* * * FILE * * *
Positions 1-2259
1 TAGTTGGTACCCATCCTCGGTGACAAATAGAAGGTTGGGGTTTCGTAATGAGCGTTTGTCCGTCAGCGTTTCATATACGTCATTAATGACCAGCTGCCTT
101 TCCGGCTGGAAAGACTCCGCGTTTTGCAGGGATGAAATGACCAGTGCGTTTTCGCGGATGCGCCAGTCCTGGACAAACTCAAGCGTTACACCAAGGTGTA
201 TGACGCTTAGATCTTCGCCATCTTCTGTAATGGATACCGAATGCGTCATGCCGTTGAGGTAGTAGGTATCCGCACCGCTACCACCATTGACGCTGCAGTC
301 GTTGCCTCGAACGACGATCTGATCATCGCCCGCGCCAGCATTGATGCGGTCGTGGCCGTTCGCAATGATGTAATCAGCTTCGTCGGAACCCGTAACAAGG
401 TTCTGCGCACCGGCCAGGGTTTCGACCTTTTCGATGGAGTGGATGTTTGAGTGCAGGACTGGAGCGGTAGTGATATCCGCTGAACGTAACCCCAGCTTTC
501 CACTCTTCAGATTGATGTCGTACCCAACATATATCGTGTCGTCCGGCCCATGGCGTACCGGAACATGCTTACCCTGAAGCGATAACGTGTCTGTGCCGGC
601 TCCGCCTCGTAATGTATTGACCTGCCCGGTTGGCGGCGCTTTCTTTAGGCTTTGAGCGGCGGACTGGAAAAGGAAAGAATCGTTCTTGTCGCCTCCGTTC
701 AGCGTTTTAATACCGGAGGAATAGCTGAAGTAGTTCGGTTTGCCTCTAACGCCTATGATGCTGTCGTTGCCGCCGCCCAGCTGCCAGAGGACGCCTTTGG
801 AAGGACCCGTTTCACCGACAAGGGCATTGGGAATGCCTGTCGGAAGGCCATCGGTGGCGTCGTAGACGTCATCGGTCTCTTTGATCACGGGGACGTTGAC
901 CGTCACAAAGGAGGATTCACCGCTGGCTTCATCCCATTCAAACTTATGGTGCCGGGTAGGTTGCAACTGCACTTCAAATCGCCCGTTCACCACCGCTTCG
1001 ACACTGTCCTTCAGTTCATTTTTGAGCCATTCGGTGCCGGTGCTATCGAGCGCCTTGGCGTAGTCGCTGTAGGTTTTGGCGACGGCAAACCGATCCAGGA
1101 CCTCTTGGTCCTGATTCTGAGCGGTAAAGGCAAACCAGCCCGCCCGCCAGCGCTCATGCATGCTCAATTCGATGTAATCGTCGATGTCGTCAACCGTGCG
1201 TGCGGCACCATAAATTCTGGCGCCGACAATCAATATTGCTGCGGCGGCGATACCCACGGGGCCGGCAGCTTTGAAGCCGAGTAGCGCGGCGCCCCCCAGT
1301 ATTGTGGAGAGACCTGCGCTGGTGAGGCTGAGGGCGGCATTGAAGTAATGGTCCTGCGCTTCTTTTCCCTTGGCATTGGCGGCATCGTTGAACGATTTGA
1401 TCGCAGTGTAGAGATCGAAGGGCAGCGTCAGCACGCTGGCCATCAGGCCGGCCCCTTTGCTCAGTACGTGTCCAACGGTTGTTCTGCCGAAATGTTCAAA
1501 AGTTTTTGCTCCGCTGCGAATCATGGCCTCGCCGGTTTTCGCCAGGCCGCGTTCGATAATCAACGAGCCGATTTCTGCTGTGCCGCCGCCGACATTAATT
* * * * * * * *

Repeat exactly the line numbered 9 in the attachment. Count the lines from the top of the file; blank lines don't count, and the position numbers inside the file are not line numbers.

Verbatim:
701 AGCGTTTTAATACCGGAGGAATAGCTGAAGTAGTTCGGTTTGCCTCTAACGCCTATGATGCTGTCGTTGCCGCCGCCCAGCTGCCAGAGGACGCCTTTGG